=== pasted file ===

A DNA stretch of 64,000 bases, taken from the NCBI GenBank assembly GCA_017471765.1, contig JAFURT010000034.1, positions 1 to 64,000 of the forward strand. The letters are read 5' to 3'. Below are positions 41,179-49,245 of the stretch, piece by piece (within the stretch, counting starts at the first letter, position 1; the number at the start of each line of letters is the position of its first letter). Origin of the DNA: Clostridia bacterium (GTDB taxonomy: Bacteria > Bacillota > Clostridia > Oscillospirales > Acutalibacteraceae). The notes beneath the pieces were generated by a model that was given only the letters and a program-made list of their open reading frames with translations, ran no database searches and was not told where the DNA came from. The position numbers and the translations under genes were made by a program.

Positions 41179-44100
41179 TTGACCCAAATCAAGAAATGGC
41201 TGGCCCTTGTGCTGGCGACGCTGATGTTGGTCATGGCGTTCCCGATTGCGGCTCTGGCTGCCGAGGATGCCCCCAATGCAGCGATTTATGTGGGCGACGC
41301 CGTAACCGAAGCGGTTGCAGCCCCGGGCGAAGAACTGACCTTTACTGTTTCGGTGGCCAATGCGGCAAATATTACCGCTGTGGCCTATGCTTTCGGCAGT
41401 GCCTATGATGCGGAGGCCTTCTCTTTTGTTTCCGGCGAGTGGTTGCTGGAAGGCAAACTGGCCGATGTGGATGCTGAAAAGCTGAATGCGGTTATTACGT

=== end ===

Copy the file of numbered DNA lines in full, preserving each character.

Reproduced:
A DNA stretch of 64,000 bases, taken from the NCBI GenBank assembly GCA_017471765.1, contig JAFURT010000034.1, positions 1 to 64,000 of the forward strand. The letters are read 5' to 3'. Below are positions 41,179-49,245 of the stretch, piece by piece (within the stretch, counting starts at the first letter, position 1; the number at the start of each line of letters is the position of its first letter). Origin of the DNA: Clostridia bacterium (GTDB taxonomy: Bacteria > Bacillota > Clostridia > Oscillospirales > Acutalibacteraceae). The notes beneath the pieces were generated by a model that was given only the letters and a program-made list of their open reading frames with translations, ran no database searches and was not told where the DNA came from. The position numbers and the translations under genes were made by a program.

Positions 41179-44100
41179 TTGACCCAAATCAAGAAATGGC
41201 TGGCCCTTGTGCTGGCGACGCTGATGTTGGTCATGGCGTTCCCGATTGCGGCTCTGGCTGCCGAGGATGCCCCCAATGCAGCGATTTATGTGGGCGACGC
41301 CGTAACCGAAGCGGTTGCAGCCCCGGGCGAAGAACTGACCTTTACTGTTTCGGTGGCCAATGCGGCAAATATTACCGCTGTGGCCTATGCTTTCGGCAGT
41401 GCCTATGATGCGGAGGCCTTCTCTTTTGTTTCCGGCGAGTGGTTGCTGGAAGGCAAACTGGCCGATGTGGATGCTGAAAAGCTGAATGCGGTTATTACGT